Social media's lifetime legacy
Carmen Maheno's Facebook page was peppered with jokes about growing older and making mistakes. The jokes took on a new significance when she died.
"Dear Self Respect, sorry about last night, with regrets . . . Alcohol." These were among her last words to the digital world.
Carmen, 38, and her husband, Ivan, were shot and killed in May, their bodies discovered in their home near Kaitaia in Northland. The couple's nephew, Edwin Maheno, is charged with their murder.
Like Carmen, more than two million New Zealanders are on Facebook, but few realise the lasting effect of their words after death. Facebook pages attract an even greater flurry of activity from far-flung family and friends once a person has died. Messages are piled on to a page, without responses.
Due to the circumstances of her death, media also trawled Carmen's page.
"I'm not on Facebook, I wouldn't know what happens on there," Neville Maheno, a cousin of Ivan's says. "It doesn't worry me because we know the full story. What anyone else says, we don't give a stuff."
Not everyone is as relaxed. Alicia McCallion's family would love control over the 23-year-old's Facebook page.
A Facebook picture of the Papakura woman, unsmiling, brown eyes gazing beneath a sweeping fringe, began appearing in the media after she was found dead in her bedroom last December. Her ex-boyfriend has been charged with her murder.
Words of mourning posted on Facebook by family members were quoted in news reports. The family were not prepared for the attention.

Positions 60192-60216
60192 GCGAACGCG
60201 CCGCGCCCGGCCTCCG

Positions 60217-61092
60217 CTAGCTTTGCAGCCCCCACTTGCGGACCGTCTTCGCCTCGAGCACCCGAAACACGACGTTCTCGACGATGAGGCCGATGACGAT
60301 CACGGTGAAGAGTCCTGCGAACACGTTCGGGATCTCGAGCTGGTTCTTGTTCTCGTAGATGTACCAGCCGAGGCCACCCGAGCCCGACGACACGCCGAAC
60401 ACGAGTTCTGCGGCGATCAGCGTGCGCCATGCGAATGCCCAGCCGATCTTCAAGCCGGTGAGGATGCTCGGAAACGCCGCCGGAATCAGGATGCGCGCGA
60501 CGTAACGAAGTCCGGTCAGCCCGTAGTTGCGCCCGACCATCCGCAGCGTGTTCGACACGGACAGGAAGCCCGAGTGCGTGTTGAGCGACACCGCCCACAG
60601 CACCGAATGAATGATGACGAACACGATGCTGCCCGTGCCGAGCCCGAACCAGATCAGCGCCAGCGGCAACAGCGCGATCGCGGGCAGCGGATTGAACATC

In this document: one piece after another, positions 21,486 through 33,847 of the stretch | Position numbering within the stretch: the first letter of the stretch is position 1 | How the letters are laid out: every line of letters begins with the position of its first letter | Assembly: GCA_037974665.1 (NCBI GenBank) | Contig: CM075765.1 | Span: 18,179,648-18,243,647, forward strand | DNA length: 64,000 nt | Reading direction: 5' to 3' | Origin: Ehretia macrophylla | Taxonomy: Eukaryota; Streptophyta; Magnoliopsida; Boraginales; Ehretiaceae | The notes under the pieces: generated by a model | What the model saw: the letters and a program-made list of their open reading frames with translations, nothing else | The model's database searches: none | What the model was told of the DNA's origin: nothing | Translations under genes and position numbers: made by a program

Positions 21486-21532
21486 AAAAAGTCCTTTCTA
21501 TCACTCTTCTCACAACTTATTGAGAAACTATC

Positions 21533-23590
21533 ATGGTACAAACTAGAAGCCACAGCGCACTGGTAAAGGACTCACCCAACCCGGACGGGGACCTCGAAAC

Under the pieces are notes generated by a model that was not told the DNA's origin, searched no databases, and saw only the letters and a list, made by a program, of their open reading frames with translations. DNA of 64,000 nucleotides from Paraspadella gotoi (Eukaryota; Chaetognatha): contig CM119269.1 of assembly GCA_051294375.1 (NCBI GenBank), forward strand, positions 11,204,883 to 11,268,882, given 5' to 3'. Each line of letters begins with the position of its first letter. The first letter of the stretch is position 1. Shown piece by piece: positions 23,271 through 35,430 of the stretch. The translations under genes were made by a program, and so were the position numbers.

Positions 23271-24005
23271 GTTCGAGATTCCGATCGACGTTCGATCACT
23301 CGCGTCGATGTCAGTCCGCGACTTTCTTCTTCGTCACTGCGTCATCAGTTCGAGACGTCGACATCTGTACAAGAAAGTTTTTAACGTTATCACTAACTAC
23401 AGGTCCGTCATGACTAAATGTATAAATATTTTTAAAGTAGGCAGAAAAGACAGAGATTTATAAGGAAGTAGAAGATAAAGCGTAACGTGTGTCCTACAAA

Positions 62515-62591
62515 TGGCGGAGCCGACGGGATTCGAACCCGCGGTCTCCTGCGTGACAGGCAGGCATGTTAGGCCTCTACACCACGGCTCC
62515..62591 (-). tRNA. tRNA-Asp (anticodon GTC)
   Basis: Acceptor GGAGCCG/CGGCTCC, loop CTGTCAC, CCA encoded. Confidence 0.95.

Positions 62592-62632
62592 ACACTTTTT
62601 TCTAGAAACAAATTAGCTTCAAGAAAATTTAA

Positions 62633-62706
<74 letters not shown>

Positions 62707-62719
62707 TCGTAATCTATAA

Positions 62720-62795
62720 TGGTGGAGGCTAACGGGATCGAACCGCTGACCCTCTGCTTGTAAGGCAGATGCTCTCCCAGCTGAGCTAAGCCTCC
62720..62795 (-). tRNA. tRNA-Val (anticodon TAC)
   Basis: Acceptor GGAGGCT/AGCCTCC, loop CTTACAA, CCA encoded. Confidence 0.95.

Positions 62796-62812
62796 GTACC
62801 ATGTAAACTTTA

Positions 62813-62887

"It was like a bucket of cold water to see her picture there," Alicia's mum, Millie, says. "People in my age bracket don't think about things like that."
People should include digital assets among physical belongings when planning their will, lawyers argue.
Law firms are beginning to encourage people to list instructions on what they want to become of their profiles and email accounts and who they want in charge of them. Including this information means the requests will be legally binding, otherwise the issue becomes more complex, Auckland law firm Lowndes Jordan partner Rick Shera says.
A site left intact can be awkward, especially where a person has thousands of Facebook friends who may have no idea the person has died. "You can have Facebook friends still posting comments like, how are you, particularly when their birthday reminder pops up - for years later you can have people still sending happy birthday messages. It can be quite upsetting," Shera says.